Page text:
However, the more interesting questions for practitioners generally was whether the landlord had complied with the consultation requirements within the Landlord and Tenant Act 1985. Briefly, there are two stages which involve:

  • the landlord consulting with tenants over their intention to carry out works by service of a notice, with a requirement that the landlord must have regard to observations made by the tenants; and
  • the landlord carrying out a second consultation on estimates which the landlord obtains for the works. The tenant is first given the opportunity to put forward the name of a person from whom the landlord should try to obtain an estimate and the landlord must try to seek an estimate from that person. There must be at least one contractor unconnected to the landlord. The landlord must provide tenants with a “paragraph (b) statement” setting out as regards at least two of the estimates, the amount specified in the estimate as the estimated cost of the proposed works; and where the landlord has received observations to which he is required to have regard, a summary of the observations and his response to them. When the landlord enters into any contract for the works (other than with a nominated person or contractor who has submitted the lowest estimate), it must within 21 days give notice to the tenants of its reasons for doing so.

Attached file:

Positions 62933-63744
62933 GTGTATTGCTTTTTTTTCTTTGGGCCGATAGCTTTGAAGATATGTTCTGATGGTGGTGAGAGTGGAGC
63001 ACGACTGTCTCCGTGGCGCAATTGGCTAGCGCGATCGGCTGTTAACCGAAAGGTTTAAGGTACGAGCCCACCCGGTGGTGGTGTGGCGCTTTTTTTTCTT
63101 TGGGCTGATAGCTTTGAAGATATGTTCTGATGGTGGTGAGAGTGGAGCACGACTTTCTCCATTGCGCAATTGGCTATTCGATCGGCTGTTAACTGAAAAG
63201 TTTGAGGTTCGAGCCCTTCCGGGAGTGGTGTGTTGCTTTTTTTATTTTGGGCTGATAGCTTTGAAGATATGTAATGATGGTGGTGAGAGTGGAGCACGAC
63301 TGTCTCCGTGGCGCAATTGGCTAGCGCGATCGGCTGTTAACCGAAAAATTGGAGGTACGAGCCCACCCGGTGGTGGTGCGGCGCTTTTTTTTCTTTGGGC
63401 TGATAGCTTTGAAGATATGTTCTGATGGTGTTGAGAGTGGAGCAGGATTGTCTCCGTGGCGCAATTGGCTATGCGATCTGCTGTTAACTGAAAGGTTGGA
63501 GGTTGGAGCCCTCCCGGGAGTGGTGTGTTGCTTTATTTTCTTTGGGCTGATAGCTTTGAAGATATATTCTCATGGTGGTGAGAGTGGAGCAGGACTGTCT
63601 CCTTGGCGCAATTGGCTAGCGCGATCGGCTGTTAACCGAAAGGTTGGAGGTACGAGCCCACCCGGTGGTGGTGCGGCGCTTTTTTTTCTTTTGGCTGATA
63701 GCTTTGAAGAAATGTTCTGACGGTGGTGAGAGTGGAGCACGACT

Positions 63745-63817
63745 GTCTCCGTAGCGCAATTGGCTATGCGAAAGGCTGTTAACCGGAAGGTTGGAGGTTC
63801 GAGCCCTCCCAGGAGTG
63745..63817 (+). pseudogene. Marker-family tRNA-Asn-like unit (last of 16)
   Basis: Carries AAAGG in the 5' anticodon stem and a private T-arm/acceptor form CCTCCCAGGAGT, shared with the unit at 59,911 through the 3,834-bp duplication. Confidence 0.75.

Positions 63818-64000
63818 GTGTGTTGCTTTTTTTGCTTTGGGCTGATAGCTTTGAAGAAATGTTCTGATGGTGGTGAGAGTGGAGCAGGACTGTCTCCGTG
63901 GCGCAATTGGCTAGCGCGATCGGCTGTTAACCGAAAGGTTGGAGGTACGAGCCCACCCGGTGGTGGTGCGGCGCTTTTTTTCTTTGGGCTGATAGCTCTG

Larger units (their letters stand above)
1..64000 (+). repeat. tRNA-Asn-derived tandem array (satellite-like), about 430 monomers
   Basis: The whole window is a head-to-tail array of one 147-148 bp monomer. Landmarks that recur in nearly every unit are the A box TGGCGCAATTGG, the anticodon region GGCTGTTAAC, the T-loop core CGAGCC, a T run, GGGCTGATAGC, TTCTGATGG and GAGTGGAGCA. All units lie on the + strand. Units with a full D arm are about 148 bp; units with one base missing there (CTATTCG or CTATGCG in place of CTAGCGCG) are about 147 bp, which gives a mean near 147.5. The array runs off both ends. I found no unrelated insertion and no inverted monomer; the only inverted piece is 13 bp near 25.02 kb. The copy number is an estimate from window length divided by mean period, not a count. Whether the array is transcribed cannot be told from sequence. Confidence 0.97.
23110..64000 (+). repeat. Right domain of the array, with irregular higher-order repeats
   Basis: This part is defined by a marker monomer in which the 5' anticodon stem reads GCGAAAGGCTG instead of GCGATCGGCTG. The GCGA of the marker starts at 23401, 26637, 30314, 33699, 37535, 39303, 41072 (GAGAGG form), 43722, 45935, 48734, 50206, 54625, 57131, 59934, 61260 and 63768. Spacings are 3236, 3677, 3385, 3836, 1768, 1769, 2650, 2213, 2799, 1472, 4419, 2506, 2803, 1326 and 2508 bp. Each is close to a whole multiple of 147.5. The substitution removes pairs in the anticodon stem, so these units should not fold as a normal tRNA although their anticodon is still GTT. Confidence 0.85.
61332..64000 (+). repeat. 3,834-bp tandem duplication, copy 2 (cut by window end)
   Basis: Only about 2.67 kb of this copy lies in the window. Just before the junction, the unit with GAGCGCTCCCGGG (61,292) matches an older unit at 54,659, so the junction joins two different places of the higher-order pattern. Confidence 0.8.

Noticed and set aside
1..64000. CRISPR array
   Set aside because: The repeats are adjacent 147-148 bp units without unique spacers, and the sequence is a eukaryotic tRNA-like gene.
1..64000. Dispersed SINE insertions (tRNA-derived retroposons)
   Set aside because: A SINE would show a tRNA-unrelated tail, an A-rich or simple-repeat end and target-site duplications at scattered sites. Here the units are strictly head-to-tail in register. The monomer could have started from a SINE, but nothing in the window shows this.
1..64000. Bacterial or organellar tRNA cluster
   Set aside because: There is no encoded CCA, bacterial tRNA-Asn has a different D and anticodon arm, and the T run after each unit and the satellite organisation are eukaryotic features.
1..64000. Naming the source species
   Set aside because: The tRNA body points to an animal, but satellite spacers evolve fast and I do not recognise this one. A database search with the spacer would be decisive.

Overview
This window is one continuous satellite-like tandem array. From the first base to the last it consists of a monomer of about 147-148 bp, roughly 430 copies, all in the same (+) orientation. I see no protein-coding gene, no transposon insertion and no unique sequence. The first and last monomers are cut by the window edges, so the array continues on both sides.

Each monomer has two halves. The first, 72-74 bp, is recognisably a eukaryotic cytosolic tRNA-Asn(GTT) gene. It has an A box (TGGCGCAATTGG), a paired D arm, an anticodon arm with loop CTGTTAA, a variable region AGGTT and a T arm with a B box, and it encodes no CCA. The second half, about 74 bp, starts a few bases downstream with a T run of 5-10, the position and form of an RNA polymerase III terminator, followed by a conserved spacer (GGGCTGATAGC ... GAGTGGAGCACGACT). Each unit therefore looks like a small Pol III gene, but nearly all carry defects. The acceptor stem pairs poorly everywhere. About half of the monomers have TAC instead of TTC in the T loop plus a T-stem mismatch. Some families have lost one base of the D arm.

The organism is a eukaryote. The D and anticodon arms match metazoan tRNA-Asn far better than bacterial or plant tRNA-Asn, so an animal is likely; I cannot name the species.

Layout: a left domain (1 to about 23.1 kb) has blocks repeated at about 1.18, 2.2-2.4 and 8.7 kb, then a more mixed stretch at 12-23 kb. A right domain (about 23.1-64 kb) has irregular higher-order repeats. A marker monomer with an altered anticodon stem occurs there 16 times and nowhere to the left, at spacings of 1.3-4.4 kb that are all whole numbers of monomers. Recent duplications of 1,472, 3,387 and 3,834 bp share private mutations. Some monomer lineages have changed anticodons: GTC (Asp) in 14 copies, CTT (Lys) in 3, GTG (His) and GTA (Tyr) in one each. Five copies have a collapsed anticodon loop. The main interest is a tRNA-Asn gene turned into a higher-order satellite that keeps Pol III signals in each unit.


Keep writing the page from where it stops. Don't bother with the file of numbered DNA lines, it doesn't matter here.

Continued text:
It was accepted that the first stage was carried out. However, as to the second stage, the tenants argued that there should have been a re-tendering at stage 2, once it was realised there had to be a variation to the proposals to take account of the agreement reached on tiles. It was argued that the inability to fix tiles directly to the plastic was a material change and that a re-tender was therefore required.

The Court of Appeal gave short shrift to that argument. Here are the Court of Appeal’s key findings.

The relevant test, as to whether stage 2 of the process needed to be repeated, is: